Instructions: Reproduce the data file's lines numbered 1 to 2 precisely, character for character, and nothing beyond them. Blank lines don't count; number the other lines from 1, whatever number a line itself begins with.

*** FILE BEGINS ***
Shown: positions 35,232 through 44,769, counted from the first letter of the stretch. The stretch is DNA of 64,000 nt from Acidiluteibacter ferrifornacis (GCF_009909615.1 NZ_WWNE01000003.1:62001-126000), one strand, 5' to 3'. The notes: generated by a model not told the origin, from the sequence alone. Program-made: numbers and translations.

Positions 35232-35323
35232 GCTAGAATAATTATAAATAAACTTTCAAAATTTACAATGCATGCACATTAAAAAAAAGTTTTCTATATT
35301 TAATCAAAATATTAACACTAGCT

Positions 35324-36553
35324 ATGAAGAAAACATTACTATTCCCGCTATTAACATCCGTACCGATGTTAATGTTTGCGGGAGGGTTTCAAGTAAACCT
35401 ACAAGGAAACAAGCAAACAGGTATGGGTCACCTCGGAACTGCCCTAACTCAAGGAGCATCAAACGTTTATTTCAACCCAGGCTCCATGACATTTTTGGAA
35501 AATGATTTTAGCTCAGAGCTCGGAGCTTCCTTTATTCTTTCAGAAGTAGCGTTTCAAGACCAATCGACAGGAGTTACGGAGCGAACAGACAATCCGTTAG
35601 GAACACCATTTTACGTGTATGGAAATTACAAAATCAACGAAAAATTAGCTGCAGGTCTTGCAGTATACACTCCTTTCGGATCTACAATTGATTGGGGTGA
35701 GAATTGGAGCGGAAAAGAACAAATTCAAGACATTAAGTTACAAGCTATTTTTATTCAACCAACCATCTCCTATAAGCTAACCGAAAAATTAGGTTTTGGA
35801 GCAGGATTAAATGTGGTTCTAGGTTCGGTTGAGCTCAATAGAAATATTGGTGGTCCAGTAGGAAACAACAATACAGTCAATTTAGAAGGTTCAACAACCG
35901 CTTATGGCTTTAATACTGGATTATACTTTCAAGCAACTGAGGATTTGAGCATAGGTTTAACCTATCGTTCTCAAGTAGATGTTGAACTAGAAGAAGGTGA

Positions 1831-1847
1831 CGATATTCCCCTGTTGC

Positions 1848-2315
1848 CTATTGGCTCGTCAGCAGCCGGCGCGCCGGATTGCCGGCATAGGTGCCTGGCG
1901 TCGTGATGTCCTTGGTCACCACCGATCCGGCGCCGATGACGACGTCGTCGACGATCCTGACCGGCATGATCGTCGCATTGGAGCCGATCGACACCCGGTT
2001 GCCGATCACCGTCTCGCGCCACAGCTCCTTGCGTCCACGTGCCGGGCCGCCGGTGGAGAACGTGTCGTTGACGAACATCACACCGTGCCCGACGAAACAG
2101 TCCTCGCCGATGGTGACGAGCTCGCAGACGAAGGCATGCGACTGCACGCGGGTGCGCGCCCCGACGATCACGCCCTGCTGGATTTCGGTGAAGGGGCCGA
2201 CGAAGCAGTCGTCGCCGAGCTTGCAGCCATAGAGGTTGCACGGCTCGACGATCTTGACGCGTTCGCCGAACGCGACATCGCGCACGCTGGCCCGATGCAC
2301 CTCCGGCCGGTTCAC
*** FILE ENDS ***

Shown: positions 35,232 through 44,769, counted from the first letter of the stretch. The stretch is DNA of 64,000 nt from Acidiluteibacter ferrifornacis (GCF_009909615.1 NZ_WWNE01000003.1:62001-126000), one strand, 5' to 3'. The notes: generated by a model not told the origin, from the sequence alone. Program-made: numbers and translations.

Positions 35232-35323